The Green Hornet and The Dilemma
The Green Hornet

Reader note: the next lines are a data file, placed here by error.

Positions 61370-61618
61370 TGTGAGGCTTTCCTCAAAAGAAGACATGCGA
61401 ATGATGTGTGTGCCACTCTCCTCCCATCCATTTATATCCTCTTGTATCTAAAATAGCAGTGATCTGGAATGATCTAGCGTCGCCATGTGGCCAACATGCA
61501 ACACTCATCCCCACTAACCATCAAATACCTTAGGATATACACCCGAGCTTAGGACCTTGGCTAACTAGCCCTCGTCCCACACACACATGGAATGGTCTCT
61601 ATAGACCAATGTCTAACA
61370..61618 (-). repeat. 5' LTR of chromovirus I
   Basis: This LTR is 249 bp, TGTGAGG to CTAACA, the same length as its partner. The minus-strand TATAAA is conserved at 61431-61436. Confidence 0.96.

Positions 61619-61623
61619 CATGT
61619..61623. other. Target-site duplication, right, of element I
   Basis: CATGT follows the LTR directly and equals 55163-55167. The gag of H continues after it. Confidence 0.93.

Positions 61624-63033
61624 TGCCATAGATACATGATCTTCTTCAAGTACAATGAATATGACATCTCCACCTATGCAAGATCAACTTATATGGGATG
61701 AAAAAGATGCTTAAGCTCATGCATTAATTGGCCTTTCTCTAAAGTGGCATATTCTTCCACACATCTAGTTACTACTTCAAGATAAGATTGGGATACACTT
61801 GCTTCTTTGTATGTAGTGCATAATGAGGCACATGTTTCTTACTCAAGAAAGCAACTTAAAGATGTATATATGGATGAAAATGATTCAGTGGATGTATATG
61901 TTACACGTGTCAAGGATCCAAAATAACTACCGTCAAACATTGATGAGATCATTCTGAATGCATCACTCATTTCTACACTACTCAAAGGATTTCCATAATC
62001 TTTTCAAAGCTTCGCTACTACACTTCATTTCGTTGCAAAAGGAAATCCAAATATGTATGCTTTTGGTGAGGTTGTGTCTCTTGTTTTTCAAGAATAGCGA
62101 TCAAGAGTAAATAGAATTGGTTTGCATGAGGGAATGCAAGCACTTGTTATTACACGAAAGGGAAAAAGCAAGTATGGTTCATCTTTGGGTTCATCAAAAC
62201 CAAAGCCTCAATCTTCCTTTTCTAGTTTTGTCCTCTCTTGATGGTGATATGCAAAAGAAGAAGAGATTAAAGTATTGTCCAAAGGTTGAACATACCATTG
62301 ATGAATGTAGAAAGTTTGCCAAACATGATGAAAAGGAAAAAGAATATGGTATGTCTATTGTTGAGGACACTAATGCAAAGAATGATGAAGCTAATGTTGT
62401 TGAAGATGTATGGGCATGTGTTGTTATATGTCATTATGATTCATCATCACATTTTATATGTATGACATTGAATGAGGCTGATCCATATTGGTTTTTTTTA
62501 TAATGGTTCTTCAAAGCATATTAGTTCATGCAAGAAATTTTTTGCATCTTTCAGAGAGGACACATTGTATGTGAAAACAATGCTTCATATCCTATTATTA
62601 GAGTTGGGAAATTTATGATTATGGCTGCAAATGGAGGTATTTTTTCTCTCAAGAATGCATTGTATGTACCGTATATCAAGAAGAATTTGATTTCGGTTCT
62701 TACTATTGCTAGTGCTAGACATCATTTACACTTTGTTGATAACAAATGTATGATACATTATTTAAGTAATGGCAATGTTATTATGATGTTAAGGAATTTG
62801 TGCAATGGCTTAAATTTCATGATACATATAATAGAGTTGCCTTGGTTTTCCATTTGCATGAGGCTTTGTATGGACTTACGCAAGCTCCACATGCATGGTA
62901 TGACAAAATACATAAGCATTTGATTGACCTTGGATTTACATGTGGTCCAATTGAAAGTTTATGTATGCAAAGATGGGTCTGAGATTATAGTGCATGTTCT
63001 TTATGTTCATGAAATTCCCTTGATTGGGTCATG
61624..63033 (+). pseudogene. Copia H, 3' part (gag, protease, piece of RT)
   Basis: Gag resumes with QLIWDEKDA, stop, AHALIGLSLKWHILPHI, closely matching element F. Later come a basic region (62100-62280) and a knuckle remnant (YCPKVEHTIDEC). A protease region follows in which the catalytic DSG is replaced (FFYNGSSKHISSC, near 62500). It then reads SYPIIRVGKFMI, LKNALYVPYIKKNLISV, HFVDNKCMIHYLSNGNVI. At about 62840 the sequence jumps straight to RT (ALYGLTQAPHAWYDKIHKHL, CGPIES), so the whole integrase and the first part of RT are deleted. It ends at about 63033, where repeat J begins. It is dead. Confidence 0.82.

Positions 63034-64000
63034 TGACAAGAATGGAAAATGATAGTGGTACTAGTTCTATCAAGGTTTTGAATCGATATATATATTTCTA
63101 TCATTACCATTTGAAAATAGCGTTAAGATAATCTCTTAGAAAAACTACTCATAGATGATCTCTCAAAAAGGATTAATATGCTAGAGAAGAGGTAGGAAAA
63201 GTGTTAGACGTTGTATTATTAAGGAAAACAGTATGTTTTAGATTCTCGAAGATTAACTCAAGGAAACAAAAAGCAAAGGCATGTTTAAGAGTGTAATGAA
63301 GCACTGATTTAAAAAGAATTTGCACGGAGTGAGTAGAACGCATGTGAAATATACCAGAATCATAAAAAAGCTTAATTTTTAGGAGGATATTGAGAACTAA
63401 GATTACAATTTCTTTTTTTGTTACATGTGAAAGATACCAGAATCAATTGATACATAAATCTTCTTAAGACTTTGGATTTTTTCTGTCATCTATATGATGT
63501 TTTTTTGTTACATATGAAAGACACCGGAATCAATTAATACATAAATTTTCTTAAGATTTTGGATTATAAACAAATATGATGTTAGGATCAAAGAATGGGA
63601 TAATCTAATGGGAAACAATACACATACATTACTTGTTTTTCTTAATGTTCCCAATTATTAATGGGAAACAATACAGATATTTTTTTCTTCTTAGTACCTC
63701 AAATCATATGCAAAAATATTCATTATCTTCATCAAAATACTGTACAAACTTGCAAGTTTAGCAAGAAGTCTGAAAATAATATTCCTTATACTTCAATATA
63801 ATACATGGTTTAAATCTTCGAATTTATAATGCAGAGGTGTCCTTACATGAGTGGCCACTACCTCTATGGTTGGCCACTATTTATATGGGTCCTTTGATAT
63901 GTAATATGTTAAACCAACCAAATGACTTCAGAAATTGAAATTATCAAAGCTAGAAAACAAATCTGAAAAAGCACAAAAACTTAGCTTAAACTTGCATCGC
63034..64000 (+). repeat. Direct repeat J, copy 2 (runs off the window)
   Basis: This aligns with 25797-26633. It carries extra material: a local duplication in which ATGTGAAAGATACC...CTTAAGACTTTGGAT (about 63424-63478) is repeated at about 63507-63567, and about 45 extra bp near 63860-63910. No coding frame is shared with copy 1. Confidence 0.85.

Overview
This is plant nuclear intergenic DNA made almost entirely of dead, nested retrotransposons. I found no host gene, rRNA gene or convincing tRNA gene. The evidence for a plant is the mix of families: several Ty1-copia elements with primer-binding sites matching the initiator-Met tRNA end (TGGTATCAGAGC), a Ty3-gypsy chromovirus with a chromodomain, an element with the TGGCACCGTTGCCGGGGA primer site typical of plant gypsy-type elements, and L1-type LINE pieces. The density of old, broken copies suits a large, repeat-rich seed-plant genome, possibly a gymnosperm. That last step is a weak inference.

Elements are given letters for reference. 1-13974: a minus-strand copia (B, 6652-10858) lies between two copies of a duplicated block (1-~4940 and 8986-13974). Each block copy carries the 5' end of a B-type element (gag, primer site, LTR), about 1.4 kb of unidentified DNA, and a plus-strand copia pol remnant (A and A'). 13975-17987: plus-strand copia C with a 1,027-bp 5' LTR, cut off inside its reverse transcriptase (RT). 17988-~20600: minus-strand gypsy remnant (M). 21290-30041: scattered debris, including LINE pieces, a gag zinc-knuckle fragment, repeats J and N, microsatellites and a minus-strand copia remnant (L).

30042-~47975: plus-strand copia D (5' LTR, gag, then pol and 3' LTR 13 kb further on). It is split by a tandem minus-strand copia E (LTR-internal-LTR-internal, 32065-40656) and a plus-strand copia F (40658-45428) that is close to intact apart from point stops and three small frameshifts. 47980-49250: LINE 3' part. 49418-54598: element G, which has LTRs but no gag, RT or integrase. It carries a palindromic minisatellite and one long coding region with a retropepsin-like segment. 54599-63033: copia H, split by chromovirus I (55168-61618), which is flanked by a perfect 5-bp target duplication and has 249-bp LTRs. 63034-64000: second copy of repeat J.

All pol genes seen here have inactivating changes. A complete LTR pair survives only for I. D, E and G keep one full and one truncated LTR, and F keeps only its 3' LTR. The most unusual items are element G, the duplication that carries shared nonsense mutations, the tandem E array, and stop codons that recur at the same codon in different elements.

Britt Reid (Seth Rogen) is the spoiled son of newspaper publisher James Reid (Tom Wilkinson). Britt and his father don’t get along as James sees his son wasting his life on parties, booze and women and ignoring the problems of crime and corruption in their home town of Los Angeles. When James dies suddenly from a bee sting, Britt is thrust unprepared into his father’s world. It is at this point he meets Kato (Jay Chou), an employee of his father’s who took care of the old man’s classic car collection. Kato didn’t much like James either because the old man was difficult to satisfy. The pair head out one night to exact some revenge on the dearly departed by cutting off the head of a bronze statue of James Reid that has been erected in the cemetery where he is buried. During their vandalism, Britt sees a young couple attacked by several street thugs. He tries to intervene, but the gang turns their attack on Britt. Kato, using an innate ability to assess a situation and years of martial arts experience, beats up all the gang members, saving the couple and Britt. Impressed with what he perceives to have been his victory over the thugs, Britt suggests to Kato they become crime fighters who pretend to be criminals so they can better protect innocent bystanders. Kato, who is also an engineering and weapons genius, agrees and begins customizing a car with weapons and other special modifications. Meanwhile, Benjamin Chudnofsky (Christoph Waltz) has solidified his hold over the Los Angeles underworld through murder and intimidation. When a couple of masked men in a black car begin crashing into and shutting down some of his criminal operations, Chudnofsky has to make sure his control of the city is maintained by killing this new guy who goes by the odd name of Green Hornet. While Britt is promoting the mystique of the Green Hornet through the newspaper he’s also trying to start a relationship with his new secretary Lenore Case (Cameron Diaz); but Kato is attracted to her as well which is causing some friction between the new hero and his sidekick.